Tuesday, September 12, 2006

First double jeopardy killer jailed

From Joshua Rozenberg's report, one might think the Government's decision to repeal the "double jeopardy" rule had been vindicated. Yet the logic of the rule was, in part, expressed in Blackstone's famous dictum "better that ten guilty persons escape than that one innocent suffer."

Of course people are wrongly acquitted, just as people are wrongly convicted. The rule against double jeopardy was designed to ensure that the virtually limitless resources of the state were not mustered again and again to secure the conviction of a man once acquitted by a court.

It was a protection against the persecution and ruin of innocents, which sometimes - of course - resulted in the guilty escaping. Proof that a guilty man escaped in this case does not change that or surprise any rational observer.

Those who believe in the rule (enshrined in the US Constitution and therefore not so easily tossed aside on the other side of that Atlantic) have always understood that justice is not perfect. Nothing human is. Yet, at the instigation of a Home Secretary who is as imperfect a human as ever walked, the protection of the rule was lost after 800 years.

This article from the New York Times reports a study which suggests that many innocents are convicted at the first attempt, without the State having a second chance. There is no reason to suppose Britain is any better than the United States in this respect. From my own experience, I would guess it is worse.

Abolishing double jeopardy may have meant justice in the case of Billy Dunlop, but it will mean greater injustice in other cases. One mother's quest for vengeance, pandered to by an uneducated press and an unethical government, may lead to thousands more innocents in our jails. I do not question the lady's intentions. I am sure they were good, but they were the sort of good intentions with which the road to Hell is paved.

The jubilation of the victim's mother is understandable, but her hope that her family's love for the victim has "helped leave a lasting legacy that ... will pave the way for other families to achieve justice," is false and misguided.

The false chat-show notion that a victim somehow automatically acquires extra wisdom, or greater moral standing, leaves us open to the mentality of the lynch-mob.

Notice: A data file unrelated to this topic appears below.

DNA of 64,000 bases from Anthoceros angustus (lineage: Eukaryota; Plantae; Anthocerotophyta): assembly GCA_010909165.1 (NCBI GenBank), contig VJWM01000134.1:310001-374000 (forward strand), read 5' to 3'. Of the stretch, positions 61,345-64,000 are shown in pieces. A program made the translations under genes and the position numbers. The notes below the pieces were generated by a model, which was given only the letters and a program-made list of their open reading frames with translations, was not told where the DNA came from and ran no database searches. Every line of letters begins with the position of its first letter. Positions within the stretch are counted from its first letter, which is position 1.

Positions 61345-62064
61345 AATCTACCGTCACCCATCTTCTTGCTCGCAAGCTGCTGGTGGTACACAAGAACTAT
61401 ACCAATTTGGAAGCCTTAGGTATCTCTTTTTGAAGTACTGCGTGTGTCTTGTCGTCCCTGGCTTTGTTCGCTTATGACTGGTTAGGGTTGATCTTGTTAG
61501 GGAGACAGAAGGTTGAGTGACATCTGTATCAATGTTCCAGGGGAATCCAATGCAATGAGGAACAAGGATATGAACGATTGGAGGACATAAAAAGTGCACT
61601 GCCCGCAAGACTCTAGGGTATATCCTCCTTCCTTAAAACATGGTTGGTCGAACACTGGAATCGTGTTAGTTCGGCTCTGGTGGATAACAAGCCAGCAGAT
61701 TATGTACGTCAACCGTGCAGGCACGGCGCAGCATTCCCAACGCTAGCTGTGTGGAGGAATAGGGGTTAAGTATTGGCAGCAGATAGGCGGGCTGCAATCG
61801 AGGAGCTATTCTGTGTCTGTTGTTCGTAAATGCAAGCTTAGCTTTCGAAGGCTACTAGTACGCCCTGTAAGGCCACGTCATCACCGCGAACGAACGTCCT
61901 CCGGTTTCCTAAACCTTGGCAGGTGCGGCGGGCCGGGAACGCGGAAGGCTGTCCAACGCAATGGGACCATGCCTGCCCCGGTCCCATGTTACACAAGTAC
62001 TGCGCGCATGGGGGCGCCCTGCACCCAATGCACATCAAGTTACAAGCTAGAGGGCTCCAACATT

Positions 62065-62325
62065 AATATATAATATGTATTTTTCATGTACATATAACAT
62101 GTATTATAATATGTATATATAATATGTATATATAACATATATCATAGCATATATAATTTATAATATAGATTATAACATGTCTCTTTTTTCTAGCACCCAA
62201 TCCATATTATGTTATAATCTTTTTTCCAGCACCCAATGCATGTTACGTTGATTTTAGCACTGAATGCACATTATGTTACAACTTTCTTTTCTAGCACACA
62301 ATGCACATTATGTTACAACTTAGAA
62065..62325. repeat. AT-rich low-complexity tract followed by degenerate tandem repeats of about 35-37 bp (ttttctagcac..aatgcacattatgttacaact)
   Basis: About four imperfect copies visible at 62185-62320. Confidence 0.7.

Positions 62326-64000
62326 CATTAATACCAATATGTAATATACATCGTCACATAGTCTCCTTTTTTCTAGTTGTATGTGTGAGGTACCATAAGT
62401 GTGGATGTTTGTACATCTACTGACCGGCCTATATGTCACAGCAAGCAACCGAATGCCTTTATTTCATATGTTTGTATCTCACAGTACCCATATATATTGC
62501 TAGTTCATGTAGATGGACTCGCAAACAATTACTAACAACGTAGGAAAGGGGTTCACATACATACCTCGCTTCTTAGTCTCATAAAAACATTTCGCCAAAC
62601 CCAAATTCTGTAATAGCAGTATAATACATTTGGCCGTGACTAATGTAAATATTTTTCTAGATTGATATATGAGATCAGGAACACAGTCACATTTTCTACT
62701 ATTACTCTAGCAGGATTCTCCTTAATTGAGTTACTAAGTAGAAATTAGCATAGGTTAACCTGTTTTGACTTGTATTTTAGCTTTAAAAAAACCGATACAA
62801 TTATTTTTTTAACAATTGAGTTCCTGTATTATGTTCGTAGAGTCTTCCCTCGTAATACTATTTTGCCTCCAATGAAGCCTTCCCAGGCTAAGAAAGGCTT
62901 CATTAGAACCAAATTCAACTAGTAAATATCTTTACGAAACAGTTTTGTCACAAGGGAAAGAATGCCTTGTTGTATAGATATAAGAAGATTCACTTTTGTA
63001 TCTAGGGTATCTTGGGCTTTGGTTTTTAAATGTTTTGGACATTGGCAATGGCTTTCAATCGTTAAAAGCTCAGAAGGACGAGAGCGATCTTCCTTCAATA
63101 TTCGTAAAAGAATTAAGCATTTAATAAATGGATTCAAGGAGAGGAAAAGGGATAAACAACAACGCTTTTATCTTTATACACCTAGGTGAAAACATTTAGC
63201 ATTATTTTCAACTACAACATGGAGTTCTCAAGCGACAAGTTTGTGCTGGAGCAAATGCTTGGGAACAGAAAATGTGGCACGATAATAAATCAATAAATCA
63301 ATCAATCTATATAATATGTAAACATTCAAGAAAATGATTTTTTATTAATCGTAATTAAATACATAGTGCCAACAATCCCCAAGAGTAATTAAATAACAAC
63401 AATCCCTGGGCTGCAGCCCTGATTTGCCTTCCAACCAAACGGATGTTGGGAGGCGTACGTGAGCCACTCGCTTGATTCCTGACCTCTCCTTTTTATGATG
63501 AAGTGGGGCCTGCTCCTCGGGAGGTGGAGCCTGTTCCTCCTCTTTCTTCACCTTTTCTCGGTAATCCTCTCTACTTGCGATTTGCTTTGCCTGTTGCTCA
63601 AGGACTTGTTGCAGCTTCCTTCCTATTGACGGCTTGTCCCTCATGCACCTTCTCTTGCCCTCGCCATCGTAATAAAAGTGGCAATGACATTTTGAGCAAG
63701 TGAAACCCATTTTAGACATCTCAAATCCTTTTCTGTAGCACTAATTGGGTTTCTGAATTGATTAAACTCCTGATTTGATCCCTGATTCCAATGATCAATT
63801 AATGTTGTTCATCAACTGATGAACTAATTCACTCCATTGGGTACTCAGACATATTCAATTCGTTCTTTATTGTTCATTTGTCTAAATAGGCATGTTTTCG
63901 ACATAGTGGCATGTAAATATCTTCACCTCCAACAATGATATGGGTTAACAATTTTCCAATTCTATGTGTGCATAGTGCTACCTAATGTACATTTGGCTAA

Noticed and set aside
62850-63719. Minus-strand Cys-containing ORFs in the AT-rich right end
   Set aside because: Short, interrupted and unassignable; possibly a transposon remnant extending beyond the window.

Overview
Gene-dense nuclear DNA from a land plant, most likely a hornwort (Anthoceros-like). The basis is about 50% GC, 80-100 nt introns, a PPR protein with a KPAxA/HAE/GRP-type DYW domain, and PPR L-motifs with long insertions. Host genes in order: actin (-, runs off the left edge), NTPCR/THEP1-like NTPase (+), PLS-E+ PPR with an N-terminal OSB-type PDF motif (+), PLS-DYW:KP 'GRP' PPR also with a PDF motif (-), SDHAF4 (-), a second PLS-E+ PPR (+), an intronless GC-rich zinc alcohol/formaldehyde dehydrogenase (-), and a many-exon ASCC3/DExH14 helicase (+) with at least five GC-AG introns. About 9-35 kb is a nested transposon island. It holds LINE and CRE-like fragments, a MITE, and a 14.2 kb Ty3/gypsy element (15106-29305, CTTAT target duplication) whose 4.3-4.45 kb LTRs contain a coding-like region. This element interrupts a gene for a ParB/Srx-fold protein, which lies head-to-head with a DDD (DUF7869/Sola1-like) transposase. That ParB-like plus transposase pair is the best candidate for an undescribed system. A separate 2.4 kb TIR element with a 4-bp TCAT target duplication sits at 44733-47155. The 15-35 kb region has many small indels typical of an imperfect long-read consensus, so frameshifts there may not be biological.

New Labour knows no better, of course, but one might have hoped for more from the Daily Telegraph.

Telegraph | News | First double jeopardy killer jailed


Deogolwulf said...

"[A]t the instigation of a Home Secretary who is as imperfect a human as ever walked . . ."


Anonymous said...

I can't disagree with your point but I do think you have picked a poor link to back up your case.

It is highly problematic to extrapolate from "exonerations" in a highly specific sample to the general case.

The article speculates that many innocent people have been convicted of less serious crimes because they benefited neither from the intense scrutiny that murder cases tend to receive nor from the DNA evidence that can categorically establish the innocence of people convicted of rape.

Certainly this is possible. I could equally speculate that less serious crimes are less likely to be investigated by the police who focus their attention on cases where the evidence is more plentiful and reliable. My idle speculation is no more provable than that of the NYT.

Tom Paine said...

I take your point, John. There's a lot of other evidence out there. That article happened to be to hand.

Anyone who has worked in the courts knows that the magistrates, juries and judges do their best to do justice but are as imperfect as any other humans.

All the historic protections, like double jeopardy, deliberately skewed the system against the prosecution so as (a) to minimise wrongful convictions and (b) to allow free citizens to stand up to the state.

If a wrong word to a policeman or anyone in authority could lead to repeated prosecutions under a risky system, only the brave, mad or rich would be able to speak freely. I told a policeman where to get off years ago when wrongly accused of something. I asked for his badge number, threatened to speak to his Chief Constable and the problem went away. I would not dare to do that now. He has too many powers and is acquiring more every day.

I now treat a British bobby in the same way as a Russian policeman; i.e. I steer clear if I can and am grovellingly polite if I can't. Fear of policemen is an index of unfreedom.

I deliberately blogged this story rather than waiting for the first acquittal in such a re-trial, because I could more clearly make the point that some wrongful acquittals are a price worth paying. Only fools believe in perfect human systems. Those who understand the inevitability of imperfection want errors to work in their favour.

Anonymous said...

I suspect the next case to be retried will be that of the alleged killers of Stephen Lawrence. On the face of it I have no reason to believe that Jamie Acourt, Neil Acourt, David Norris, Gary Dobson and Luke Knight are innocent. After all they have been named the murderers by the Daily Mail, inviting a trial for libel. Their allegation has been quoted by other media outlets.

I wonder how fair their retrial will be.

Croydonian said...

And there was I thinking that I was alone in regarding multiple trials for the same crime as a bad thing.

The CPS is already a byword for incompetence, but if it knows that it can have as many bites at the cherry as it likes, stand by for even more ill-judged prosecutions based on flimsy evidence.